Sara Gilbert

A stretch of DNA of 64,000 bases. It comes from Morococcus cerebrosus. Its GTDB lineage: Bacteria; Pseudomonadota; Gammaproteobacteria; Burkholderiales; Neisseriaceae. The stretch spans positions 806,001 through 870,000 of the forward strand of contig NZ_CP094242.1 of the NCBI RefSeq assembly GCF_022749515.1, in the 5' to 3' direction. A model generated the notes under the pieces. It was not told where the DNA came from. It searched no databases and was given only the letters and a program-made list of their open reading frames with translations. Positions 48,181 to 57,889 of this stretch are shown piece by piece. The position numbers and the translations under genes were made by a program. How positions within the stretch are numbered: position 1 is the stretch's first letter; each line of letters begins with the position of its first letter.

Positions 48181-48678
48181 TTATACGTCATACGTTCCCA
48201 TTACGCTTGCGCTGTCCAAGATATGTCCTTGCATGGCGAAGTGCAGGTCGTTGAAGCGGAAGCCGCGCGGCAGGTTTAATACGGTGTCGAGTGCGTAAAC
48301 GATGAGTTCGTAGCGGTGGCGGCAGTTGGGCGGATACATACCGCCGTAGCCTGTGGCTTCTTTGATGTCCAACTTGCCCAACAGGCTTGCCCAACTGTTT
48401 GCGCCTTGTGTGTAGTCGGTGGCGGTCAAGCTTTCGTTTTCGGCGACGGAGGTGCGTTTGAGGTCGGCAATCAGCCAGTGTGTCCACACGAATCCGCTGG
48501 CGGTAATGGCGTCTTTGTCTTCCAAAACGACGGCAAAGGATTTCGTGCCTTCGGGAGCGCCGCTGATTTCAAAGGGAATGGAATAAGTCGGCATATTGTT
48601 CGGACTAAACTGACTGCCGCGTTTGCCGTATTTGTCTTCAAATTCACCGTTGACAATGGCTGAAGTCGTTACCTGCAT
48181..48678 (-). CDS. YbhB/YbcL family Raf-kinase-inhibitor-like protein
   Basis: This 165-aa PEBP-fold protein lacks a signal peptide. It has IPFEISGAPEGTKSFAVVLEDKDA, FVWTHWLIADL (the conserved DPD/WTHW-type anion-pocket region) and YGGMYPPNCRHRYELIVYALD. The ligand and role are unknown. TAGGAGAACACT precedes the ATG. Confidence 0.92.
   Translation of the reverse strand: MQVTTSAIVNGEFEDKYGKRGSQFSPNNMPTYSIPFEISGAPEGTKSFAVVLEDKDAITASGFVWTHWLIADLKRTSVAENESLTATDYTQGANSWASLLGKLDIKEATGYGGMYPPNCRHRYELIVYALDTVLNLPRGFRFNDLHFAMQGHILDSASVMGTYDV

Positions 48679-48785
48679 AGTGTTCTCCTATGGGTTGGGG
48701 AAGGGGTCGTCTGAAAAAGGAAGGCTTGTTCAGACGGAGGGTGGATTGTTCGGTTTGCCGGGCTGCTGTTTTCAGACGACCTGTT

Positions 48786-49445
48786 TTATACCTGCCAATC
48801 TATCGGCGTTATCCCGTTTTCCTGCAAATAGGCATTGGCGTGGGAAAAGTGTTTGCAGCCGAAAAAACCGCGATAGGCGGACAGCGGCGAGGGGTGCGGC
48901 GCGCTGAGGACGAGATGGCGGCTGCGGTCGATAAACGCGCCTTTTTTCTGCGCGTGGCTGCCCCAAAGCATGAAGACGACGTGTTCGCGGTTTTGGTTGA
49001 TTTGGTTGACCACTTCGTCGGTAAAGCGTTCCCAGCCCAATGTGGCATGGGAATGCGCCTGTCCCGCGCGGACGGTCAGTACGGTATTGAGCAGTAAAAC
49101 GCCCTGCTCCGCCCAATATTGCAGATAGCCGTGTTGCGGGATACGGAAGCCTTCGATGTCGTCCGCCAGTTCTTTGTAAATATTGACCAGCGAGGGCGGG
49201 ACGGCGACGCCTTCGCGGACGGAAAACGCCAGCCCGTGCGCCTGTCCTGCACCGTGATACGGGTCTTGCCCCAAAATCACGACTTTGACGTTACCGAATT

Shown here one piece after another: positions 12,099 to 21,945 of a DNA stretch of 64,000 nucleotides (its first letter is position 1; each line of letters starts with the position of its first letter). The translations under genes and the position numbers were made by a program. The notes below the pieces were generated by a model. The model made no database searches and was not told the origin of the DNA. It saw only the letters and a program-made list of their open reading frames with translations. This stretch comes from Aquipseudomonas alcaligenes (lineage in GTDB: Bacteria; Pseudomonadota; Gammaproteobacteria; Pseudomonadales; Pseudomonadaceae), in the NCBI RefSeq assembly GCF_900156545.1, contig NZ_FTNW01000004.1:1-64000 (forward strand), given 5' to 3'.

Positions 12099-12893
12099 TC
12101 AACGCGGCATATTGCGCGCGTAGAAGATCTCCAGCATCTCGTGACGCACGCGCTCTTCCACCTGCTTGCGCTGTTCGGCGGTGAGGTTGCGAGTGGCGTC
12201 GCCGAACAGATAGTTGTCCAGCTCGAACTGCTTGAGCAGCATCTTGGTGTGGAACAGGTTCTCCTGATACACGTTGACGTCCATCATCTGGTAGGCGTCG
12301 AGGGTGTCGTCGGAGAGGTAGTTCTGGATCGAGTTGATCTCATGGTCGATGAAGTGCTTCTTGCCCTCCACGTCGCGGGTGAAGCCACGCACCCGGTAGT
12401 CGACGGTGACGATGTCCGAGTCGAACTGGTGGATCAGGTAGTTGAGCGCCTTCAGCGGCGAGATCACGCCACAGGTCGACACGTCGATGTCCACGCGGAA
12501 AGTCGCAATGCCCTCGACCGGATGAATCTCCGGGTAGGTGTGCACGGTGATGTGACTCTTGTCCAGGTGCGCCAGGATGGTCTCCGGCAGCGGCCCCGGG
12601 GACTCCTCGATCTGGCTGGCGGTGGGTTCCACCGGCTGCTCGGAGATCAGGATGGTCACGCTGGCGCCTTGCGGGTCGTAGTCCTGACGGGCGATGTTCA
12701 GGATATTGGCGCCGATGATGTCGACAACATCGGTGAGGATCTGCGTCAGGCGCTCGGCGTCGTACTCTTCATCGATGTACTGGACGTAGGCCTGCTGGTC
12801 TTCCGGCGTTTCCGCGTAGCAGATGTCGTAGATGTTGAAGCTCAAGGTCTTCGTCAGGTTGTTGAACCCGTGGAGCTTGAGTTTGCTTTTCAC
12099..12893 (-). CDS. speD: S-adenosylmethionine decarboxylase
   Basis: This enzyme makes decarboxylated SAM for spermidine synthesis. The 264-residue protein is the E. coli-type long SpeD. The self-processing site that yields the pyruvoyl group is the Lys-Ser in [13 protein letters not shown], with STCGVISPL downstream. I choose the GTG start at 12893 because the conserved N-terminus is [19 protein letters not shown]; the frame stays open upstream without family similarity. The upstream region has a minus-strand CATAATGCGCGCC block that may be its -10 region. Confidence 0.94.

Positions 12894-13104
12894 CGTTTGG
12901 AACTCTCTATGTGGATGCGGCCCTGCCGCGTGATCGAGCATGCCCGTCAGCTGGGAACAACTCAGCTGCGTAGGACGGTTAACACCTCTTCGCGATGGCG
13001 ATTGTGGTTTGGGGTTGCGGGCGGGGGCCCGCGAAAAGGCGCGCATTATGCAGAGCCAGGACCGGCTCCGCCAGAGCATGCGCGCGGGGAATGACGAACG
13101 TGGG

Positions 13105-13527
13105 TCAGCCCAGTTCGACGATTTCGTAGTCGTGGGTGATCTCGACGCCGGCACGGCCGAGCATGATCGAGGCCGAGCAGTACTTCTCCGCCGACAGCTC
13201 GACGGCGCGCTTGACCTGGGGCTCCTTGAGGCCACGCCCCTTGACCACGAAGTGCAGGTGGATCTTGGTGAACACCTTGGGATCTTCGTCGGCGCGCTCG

A notable actress, writer and director, Sara Gilbert made a name for herself as a unique female voice from the time she first appeared as Roseanne Barr and John Goodman's spunky, opinionated onscreen daughter on the boundary-pushing sitcom, "Roseanne" (ABC, 1988-1997; 2018). Her "regular girl" looks and independent spirit lent an authenticity to a string of early roles as teenage misfits and outsiders, winning loyalty among real-life counterparts who rarely found anyone they could relate to on the big and small screens. Sara Gilbert was born Sara Abeles on Jan. 29, 1975, in Santa Monica, CA. She, her older sister Melissa and her brother Jonathon, made up the third generation of a show business family. Grandfather Harry Crane was a writer and creator of "The Honeymooners" (CBS, 1955-56), and grandmother Julia Crane was a noted dancer who had been named "Miss Brooklyn," while Gilbert's own mother, Barbara Crane, had been a Hollywood producer and talent manager. The youngster would later claim that she decided to go into acting after seeing the amount of presents that her siblings received as stars of "Little House on the Prairie" (NBC, 1974-1983). At the age of six, she began making TV appearances - first in a Kool-Aid commercial, followed by a role in the made-for-TV movie, "Calamity Jane" (1984). She continued to attend a regular school and lead a relatively normal life during that time, which she credited with helping her avoid the fate of other child actors.Indeed, Gilbert was refreshingly real - as well as darkly sarcastic with a natural gift for comic timing - when she debuted in the role of Darlene Connor on "Roseanne." For nine years, audiences watched the middle sister of this working-class, Midwestern family evolve from a basketball-playing tomboy to a budding writer with artistic, political and sometimes depressive tendencies. Her relationship with her mother (Roseanne) was forever a source of conflict as this domineering, razor-witted daughter mirrored her mom more than any of the other siblings. The similarities became more obvious when Darlene met David, a sensitive, accommodating artist who almost always caved in to Darlene's will in both their relationship and the graphic novels the pair wrote and illustrated jointly.In real life, Gilbert was exploring other creative talents and wrote a "Roseanne" episode entitled "Don't Make Me Over," which aired during season four. In 1993, she was nominated for an Emmy Award for Outstanding Supporting Actress in a Comedy Series. Despite her level of fame at that time, Gilbert stayed true to herself by becoming a vocal animal activist and vegetarian. In the middle of the series production, she announced that she had been accepted at Yale University, the alma mater of her idol, Jodie Foster. Show producers juggled storylines and taping schedules to accommodate Gilbert's education, shooting remote segments of Darlene at a soundstage in New York. They were not as open to her suggestion that Darlene, in a reflection of Gilbert's real life experiences, come out as gay. The actress graduated from Yale with honors in 1997, earning a BA in art with an emphasis in photography. That same year marked the series finale of "Roseanne," which had fallen in the ratings after taking a bizarre twist into the surreal.On the big screen, Gilbert co-starred with Drew Barrymore in both the notorious film, "Poison Ivy" (1992) and in "Riding in Cars With Boys" (2001). She also landed roles in other feature films such as "Light it Up" (1999), "The Big Tease" (1999) and "High Fidelity." Amidst her busy schedule, she found time to direct the short film "Persona Non Grata" which screened at the Sundance Film Festival in 1998, and continued working in TV, with guest appearances on "The Simpsons" (Fox, 1989- ) "Will & Grace" (NBC, 1998-2006) and "Strong Medicine" (Lifetime, 2000-06). She also enjoyed regular recurring roles on "24" (FX, 2002-2010), "The Class" (CBS, 2006-07) and "ER" (NBC, 1994-2009). On a personal note, in 2004, Gilbert's life partner, television writer/producer Allison Adler, gave birth to a son, and the two set up house in the Hollywood Hills. Unlike many of her contemporaries, Gilbert kept her personal life out of the spotlight, emerging only to voice support for causes such as the Elizabeth Glaser Pediatric AIDS Foundation, AIDS Project L.A., PETA and various animal rights organizations. She did, however, formally come out as a gay woman in July 2010, during the Television Critics Association press conference for her new show, "The Talk" (CBS, 2010- ). Shortly after Adler and Gilbert split in 2011, Gilbert began dating hit songwriter Linda Perry, former leader of '90s alt-rockers Four Non-Blondes. The couple married on March 30, 2014. In 2017 on an episode of "The Talk," Gilbert convinced her TV father John Goodman to reprise the character of Dan Conner for a sketch. This led to a revival of "Roseanne" with Gilbert as executive producer. The series was meant to serve as a coming together for a politically-divided America, but although it debuted to strong ratings, Roseanne Barr's offscreen politics led to the show's ending shortly after the first return season when her offensive tweets led ABC to fire her from the show. In the fall of 2018, a new series called "The Conners" (ABC 2018- ) premiered, with Roseanne Conner having died of an opioid overdose between the seasons.